We only want relationships with brands that want to do things with us for the long term and embed Australian cotton and sustainability in their supply chains. There’s no point for us to go to the effort of creating a fancy one-off capsule collection you won’t see again. It’s about building relationships and finding opportunities to work with brands on things they have trouble with, like textile waste.

IRW: You guys created the Cotton Converts project. What’s that about?

AK: It is a group of brands, cotton industry people that we pooled together to work out how we can find solutions to deal with cotton textile waste in Australia. The group includes the Salvos, NGOs and some of the commercial solutions.

Last year, we asked the brands, ‘What’s keeping you up at night?’ They said textile waste. We wanted to know what we can do to help with this. There a lot of bits and pieces of information out there, but no-one is working together.

We’ve got help from some of our scientists, who work in other waste streams in cotton – you’re basically dealing with the same stuff at the end of the day, whether it’s cotton-gin trash like fibres, sticks or leaves or the finished product. We also brought in our soil scientists, microbiologists and textile people.

We put them all in a room together and got them talking and it’s amazing what’s happened since. Lots of connections have been made and a lot of great collaborations are happening between the brands. We don’t know what’s going to happen to it or where it’s going to go, but we think we play an important role in bringing people together.

IRW: You’ve been running the Better Cotton Forum lately. What was the recent event like?

AK: Our speaker was Michael Kobori, the vice-president of sustainability at Levi’s. He’s a global thought leader around sustainability. We invited all our brands and retailers to hear him talk about what’s happening in sustainability at Levi’s and we had leading researchers give updates. Then we had a panel of farmers talking about sustainability and what it means to them and a panel of brands and retailers talking about BCI, sourcing and what they’ve learned. It was just a roundtable to get everyone talking. The feedback was incredible, and we think three brands are looking to sign up to BCI as a result of that, which is a great outcome.

We’ve also done a nice little luncheon in a cafe with the country manager for the BCI, and the brands and retailers loved being able to ask him questions. It got them talking about sustainability together and sharing information. They’re not competing on sustainability – they all want to lift standards. A lot of them said afterwards that it was the best industry function they’d ever been to, because people were just being honest. Sustainability is not a competition. We don’t see other cotton-growing countries as competitors. for the same reason.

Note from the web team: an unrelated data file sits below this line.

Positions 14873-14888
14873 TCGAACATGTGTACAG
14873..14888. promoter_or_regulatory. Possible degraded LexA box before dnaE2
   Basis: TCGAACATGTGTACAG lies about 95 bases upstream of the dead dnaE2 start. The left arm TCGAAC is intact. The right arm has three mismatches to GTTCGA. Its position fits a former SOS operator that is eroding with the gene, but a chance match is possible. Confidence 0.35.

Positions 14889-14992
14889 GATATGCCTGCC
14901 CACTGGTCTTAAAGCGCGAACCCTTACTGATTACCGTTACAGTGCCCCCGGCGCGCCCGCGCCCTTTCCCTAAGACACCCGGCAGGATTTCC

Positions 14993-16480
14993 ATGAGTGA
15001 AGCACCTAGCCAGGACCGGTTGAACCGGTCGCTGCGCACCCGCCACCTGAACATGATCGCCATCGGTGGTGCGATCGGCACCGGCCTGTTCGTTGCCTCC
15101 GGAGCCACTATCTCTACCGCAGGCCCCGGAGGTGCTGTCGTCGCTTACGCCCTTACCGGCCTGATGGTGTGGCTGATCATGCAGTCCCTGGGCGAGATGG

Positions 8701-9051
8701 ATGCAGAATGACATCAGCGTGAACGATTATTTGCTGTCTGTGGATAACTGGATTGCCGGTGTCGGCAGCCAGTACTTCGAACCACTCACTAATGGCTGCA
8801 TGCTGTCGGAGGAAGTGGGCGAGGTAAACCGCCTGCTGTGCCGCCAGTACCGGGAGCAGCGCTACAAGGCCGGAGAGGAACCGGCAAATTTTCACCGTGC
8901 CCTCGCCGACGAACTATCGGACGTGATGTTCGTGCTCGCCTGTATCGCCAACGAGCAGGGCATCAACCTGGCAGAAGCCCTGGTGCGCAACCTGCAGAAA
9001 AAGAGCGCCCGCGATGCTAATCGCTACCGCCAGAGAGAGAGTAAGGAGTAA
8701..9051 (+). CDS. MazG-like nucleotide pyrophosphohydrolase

IRW: How has the drought impacted the cotton industry?

AK: This year, our crop has halved. We’ve finished picking the crop now and if we don’t get any decent rain, the crop will halve again. We’re really quite desperate for some rain in the cotton-growing areas. That said, we still produce a quarter of a million tonnes of fibre – it’s more than enough for Australian brands and retailers. But our farmers are really hurting because they’re not growing as much crop as they’d like. These droughts always come along when there are high cotton prices. Farmers would love to be producing all they could at the moment so there’s a good price. They’ve really been deeply impacted by the drought. It’s pretty tough.

Because the bulk of the Australian cotton crop is irrigated and it’s from dams, we’re often six months behind the rest of the crops. When there’s no water, there’s no cotton. There’s sometimes the idea that even though there’s no water, cotton-growers are growing heaps of cotton and they’re doing well. It’s an annual crop that only gets planted once a year. Our farmers are really struggling and are looking at another tough season coming up.

IRW: What changes would you like to see around the way that consumers view cotton?

AK: We’d love to take everyone out to a cotton farm. That’s the dream – to get as many people as we can out there to connect with farmers. They’re so proud of this industry, so we’d like people to be proud of it and understand it.

I think consumers want to wear cotton – they love it. It’s a natural fibre, so as people become more socially and sustainably aware, they’re moving back to natural fibres. Brands are seeing that as well and with the move to circular fashion, cotton has a good place in those models. It’s biodegradable, recyclable and regenerative.

Our job is to connect consumers with the natural attributes of the product and to help them understand that it’s a good choice to make if they want to be sustainable and support farming families all around the world, not just Australian farms. Cotton is grown in 77 countries. There’s a real social side to it.

The competitor is not cotton from another country. It’s man-made fibre like polyester – that’s the enemy. We need to tell people the good story about cotton and get more people to swap over from polyester to cotton.

IRW: What would you say are some of the challenges around circular fashion right now?

AK: Recyclability is the biggest problem because right now, you can’t recycle a 100 per cent cotton product back into a 100 per cent recyclable product. The items we saw in Bonds were 30 per cent recycled product and 50 per cent virgin fibre, because the quality’s just not there. That’s a big problem.

I think synthetics are a huge problem for retailers trying to understand how they’re going to deal with that waste. They’re recyclable, but they just don’t break down in the natural environment. There are some interesting models out there, and brands are just trying to work out how to make it work at scale. We want to be involved in those conversations to help with science and innovation and solutions.